The next phase of our trip had us traveling southeast, towards the Ukrainian border. We started out following the Vistula River southwards, through miles of flat farmland, to Kazimierz Dolny. This town was built by King Kazimierz II in the 14th century. There are attractive granaries along the Vistula as you enter town and a ruined castle above it which is said to have been built for his Jewish mistress, Estera. The claim is that Kazimierz II built 80 castles, one for each of his mistresses, but still never managed to have any children. The resulting succession crisis resulted in a young queen marrying the Duke of Lithuania, uniting the two kingdoms. At any rate, Kazimierz Dolny has an attractive market square, with well preserved 17th century houses.
We stopped for coffee and a sort of apple pastry and meandered briefly around the square. Tomasz pointed out the bas reliefs on one building, in which the husband and wife faced away from each other towards their neighbors' spouses. He also pointed out a local bread in the shape of a rooster. Back in the car, we continued on to the Jewish cemetery, which has a replica of the Kotel (i.e. the Western Wall).
Continuing eastward, we passed through the spa town of Naleczow. Alas, the rainy and chilly weather was not conducive to a walk in the park there. We did stop in Lublin because Mom wanted to go to a department store. She had heard from somebody that there would be lots of clothing in her tiny size in Poland, but couldn't find anything she liked.
Further driving took us past Majdanek, which was the second largest of the Nazi death camps, with about a half million people murdered there. Eventually, we arrived in Chelm, where we drove briefly around the town before settling in to the Hotel Kamena for the night. The hotel was adequate and we had dinner at their restaurant, which had a number of cheap basic set meals (fruit juice, soup, main course, tea or coffee). I should also note that the menu was in German and English as well as Polish.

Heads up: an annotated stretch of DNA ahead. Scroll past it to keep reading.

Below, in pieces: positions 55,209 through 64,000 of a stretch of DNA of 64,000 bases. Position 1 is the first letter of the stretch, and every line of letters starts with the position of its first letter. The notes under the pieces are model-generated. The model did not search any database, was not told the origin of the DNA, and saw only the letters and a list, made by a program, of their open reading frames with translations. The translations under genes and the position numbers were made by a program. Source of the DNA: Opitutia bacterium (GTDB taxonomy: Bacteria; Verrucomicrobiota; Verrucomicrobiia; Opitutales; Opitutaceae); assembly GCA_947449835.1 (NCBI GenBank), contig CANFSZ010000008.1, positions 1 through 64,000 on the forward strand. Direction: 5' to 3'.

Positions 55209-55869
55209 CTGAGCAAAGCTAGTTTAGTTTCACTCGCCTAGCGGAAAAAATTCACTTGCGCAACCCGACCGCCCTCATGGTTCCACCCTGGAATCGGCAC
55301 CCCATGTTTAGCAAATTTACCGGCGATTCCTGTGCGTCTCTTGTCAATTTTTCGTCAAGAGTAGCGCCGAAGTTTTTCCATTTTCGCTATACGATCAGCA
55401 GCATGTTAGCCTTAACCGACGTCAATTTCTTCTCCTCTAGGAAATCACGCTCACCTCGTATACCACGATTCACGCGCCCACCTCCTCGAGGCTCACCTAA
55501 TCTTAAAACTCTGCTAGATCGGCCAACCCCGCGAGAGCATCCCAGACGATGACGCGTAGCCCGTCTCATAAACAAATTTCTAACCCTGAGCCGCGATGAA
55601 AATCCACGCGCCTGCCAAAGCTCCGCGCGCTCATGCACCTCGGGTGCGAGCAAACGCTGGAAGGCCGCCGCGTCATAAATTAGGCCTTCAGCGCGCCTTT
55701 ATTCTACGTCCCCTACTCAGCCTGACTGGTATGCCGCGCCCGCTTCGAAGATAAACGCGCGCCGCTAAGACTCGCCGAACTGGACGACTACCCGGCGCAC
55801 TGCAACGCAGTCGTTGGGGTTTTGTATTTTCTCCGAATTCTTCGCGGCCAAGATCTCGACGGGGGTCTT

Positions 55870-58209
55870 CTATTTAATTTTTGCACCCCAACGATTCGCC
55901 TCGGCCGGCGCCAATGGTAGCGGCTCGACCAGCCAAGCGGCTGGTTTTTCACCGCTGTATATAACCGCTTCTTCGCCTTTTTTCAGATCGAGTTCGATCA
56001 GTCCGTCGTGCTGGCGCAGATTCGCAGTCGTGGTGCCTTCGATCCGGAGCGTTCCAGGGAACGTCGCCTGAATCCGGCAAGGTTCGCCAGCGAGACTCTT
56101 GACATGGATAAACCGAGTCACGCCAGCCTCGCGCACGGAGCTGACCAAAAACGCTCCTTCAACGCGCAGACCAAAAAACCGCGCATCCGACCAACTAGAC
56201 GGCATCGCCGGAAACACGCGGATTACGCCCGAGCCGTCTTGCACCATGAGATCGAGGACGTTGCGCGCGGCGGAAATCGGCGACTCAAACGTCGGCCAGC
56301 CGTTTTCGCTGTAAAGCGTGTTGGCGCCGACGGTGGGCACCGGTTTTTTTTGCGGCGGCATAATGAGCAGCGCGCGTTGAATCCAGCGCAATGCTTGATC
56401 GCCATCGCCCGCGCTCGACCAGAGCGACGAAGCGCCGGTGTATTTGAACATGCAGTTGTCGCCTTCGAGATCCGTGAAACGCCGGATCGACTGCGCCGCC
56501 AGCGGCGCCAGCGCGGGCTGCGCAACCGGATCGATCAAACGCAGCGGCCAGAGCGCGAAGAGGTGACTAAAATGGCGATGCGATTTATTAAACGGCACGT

The multilingual menu didn't help much for breakfast though, as one of the offerings was translated as "firm hot snack." I had no idea what that meant, so decided to order it to find out. It turned out to be some sort of soup and was actually quite tasty.
Our morning sightseeing took us up to the top of a hill overlooking Chelm. I was quite relieved to see the hill, since the folkloric origin of Chelm is dependent on the angel distributing the souls of the wise and of the foolish getting one of his sacks of souls caught on a peak. And, of course, when the wise men of Chelm were building the town, they carried the logs of the trees they had cut down the hill. When a passerby saw that and suggested that the logs would roll, they carried them all back up the hill in order to roll them down. Some people call the Chelmites foolish, but I prefer to think of them as "differently logicked,."
We walked through the Jewish cemetery, which is in better condition than most since it has been restored by the Nissenbaum Foundation. Back in the center of town, Mom waited in the car while Tomasz and I walked to the market square, where I had him take a picture of me in front of the town map.
I also photographed the former synagogue, which is now a bar with a wild west theme.
I'll also mention that, in general, non-Jewish Poles don't know the stories about Chelm. When I told Tomasz about them, the only one he recognized was the one about trapping the moon in a barrel. He explained that the current president and prime minister (who are twin brothers) starred in a movie based on that story.
Finally, I'll note that the one actual tourist attraction in Chelm is a chalk mine. Mom was concerned about the cool temperatures underground, but was willing to sit in the car while I toured it. However, since seeing the mine would take over an hour and it didn't open until late morning, I decided it wasn't important enough to make her wait. Instead, we continued on to Krakow - and the next chapter.
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Copyright 2006 Miriam H. Nadel
last updated 28 October 2006